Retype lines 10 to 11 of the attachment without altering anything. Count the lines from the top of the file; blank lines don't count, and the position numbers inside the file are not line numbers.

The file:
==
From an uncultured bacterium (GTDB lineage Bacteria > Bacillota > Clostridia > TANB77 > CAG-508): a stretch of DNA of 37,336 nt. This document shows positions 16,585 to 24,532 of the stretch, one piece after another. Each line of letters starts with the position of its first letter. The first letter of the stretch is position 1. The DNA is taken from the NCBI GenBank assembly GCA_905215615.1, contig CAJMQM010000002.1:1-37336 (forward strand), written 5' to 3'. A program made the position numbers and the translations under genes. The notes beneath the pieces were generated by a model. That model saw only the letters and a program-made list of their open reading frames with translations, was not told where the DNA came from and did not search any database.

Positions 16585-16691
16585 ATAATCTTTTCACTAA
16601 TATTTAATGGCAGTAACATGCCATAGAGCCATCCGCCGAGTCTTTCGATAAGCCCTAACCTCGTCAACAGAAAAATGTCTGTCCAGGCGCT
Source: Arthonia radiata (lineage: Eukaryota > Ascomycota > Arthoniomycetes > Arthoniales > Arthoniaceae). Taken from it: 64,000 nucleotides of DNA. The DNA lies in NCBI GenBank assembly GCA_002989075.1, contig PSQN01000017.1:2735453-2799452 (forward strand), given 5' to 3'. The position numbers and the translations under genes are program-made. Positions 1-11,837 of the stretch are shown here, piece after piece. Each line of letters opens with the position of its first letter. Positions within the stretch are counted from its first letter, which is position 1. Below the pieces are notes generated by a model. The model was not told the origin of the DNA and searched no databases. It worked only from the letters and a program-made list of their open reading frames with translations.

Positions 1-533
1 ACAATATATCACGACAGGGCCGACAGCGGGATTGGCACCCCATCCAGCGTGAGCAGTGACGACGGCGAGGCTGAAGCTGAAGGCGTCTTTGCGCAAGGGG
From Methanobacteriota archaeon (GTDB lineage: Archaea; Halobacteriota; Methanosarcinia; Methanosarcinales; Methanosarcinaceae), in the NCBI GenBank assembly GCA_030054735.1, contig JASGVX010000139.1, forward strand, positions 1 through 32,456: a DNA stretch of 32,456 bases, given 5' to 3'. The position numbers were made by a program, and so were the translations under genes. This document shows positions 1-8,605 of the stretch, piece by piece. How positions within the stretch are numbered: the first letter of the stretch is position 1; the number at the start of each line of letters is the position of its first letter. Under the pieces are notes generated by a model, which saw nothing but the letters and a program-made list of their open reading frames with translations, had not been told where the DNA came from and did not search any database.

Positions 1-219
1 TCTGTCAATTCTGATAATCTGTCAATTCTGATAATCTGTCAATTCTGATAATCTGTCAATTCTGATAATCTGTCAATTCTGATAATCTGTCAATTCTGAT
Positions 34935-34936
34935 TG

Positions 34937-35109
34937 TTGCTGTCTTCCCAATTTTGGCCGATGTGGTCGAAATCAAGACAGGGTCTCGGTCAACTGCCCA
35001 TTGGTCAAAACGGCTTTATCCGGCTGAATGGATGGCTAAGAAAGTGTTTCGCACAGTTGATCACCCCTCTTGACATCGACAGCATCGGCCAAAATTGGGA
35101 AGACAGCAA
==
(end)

1 TCTGTCAATTCTGATAATCTGTCAATTCTGATAATCTGTCAATTCTGATAATCTGTCAATTCTGATAATCTGTCAATTCTGATAATCTGTCAATTCTGAT
Positions 34935-34936